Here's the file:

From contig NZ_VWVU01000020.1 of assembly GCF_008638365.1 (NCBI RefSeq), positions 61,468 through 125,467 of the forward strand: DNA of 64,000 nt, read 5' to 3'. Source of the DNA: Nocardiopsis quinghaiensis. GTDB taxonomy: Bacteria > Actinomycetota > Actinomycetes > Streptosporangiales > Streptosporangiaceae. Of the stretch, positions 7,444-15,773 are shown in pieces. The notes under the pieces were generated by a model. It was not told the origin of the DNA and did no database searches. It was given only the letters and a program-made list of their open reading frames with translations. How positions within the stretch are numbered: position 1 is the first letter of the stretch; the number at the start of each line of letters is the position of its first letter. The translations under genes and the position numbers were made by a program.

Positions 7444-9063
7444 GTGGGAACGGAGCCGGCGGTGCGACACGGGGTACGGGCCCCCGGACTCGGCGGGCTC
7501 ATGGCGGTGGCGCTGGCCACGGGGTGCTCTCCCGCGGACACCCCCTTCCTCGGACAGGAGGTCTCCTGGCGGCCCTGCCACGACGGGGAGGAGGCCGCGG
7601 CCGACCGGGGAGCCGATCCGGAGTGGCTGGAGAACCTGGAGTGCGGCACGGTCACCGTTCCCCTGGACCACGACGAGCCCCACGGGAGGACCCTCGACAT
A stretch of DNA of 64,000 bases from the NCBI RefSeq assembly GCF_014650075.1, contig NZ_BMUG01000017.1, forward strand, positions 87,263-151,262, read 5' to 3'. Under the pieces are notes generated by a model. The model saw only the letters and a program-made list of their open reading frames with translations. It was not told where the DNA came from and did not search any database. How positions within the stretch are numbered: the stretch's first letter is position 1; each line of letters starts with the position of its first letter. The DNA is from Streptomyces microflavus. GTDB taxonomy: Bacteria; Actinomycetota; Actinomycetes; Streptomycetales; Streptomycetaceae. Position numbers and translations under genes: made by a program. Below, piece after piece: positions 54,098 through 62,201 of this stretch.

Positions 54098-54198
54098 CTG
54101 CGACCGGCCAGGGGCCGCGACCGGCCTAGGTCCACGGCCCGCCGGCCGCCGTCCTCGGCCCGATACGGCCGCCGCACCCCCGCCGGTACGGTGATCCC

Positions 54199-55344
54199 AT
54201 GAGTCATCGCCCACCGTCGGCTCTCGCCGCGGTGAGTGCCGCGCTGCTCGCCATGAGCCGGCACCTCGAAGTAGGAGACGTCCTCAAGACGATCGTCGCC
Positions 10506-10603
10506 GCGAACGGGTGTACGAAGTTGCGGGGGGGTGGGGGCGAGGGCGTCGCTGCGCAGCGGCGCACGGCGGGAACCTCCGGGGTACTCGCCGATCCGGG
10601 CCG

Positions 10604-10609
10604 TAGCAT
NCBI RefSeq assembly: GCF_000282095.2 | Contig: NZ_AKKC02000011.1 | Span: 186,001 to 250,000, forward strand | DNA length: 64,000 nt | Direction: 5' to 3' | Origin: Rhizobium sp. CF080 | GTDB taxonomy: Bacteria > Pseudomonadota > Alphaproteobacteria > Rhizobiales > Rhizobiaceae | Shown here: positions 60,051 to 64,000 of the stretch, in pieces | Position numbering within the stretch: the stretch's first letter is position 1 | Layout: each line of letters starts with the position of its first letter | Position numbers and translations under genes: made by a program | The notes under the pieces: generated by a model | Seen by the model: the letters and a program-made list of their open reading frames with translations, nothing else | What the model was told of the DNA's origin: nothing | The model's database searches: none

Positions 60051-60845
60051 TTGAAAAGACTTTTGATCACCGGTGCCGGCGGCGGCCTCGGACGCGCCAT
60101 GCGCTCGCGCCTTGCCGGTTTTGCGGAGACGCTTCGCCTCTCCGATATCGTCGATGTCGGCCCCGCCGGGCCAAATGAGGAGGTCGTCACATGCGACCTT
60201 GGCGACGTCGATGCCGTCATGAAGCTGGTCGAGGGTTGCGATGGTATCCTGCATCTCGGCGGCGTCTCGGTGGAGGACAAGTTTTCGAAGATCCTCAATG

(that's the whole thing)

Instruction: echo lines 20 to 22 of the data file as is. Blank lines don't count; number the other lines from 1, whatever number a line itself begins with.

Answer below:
60051 TTGAAAAGACTTTTGATCACCGGTGCCGGCGGCGGCCTCGGACGCGCCAT
60101 GCGCTCGCGCCTTGCCGGTTTTGCGGAGACGCTTCGCCTCTCCGATATCGTCGATGTCGGCCCCGCCGGGCCAAATGAGGAGGTCGTCACATGCGACCTT
60201 GGCGACGTCGATGCCGTCATGAAGCTGGTCGAGGGTTGCGATGGTATCCTGCATCTCGGCGGCGTCTCGGTGGAGGACAAGTTTTCGAAGATCCTCAATG